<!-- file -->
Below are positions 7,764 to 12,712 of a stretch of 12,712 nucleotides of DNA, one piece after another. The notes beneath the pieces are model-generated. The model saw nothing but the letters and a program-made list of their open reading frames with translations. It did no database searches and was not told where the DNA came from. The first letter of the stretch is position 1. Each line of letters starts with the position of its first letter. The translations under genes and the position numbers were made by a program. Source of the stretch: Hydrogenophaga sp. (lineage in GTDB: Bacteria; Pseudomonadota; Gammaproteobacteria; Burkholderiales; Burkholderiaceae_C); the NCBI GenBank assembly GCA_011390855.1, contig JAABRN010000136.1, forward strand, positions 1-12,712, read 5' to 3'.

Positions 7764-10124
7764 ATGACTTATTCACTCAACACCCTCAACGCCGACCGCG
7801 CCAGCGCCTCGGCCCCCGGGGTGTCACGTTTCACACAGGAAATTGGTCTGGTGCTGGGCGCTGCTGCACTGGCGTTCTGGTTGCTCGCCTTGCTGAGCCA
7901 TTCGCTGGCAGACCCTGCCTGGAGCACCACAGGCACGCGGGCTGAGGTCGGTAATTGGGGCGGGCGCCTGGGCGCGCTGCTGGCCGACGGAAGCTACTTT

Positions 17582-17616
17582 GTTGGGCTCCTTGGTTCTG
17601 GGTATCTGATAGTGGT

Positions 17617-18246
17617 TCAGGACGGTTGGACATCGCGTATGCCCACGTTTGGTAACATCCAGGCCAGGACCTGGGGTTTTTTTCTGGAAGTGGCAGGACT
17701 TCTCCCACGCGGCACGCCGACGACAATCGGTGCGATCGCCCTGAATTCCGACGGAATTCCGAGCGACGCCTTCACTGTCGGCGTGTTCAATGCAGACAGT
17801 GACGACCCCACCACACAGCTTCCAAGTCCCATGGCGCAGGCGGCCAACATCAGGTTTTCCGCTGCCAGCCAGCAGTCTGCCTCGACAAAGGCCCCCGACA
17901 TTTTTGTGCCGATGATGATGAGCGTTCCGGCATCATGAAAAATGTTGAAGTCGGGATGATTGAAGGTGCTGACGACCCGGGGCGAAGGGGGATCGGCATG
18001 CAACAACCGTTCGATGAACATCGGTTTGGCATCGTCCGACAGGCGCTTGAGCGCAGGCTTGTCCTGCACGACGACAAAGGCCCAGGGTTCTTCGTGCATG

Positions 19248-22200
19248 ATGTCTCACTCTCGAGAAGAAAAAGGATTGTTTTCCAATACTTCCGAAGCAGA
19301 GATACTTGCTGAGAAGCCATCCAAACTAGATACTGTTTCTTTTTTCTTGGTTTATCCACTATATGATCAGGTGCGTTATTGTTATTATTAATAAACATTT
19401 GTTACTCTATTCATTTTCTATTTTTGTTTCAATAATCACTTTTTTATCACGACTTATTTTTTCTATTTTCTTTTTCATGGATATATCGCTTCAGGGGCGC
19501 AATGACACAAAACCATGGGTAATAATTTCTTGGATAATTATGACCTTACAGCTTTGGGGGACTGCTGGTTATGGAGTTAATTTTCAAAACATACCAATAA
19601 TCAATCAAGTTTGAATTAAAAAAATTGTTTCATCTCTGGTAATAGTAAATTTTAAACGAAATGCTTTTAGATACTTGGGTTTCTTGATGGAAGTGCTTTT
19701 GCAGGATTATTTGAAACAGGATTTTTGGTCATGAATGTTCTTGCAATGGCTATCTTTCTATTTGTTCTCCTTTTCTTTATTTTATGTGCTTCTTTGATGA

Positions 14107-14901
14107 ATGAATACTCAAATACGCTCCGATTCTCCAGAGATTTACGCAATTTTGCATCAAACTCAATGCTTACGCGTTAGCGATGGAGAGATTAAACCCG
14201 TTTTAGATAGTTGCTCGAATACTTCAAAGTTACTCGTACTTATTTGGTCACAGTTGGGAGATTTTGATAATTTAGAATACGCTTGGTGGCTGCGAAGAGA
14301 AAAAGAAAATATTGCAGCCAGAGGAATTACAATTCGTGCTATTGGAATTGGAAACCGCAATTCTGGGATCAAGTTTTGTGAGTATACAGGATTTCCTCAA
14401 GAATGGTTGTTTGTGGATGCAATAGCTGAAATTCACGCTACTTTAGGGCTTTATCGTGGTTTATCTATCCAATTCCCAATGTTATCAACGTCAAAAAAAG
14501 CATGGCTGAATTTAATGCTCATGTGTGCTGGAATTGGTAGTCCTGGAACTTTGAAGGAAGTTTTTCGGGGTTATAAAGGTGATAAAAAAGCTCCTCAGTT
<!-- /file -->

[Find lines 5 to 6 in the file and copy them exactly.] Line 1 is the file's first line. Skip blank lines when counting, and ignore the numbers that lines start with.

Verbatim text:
7901 TTCGCTGGCAGACCCTGCCTGGAGCACCACAGGCACGCGGGCTGAGGTCGGTAATTGGGGCGGGCGCCTGGGCGCGCTGCTGGCCGACGGAAGCTACTTT

Positions 17582-17616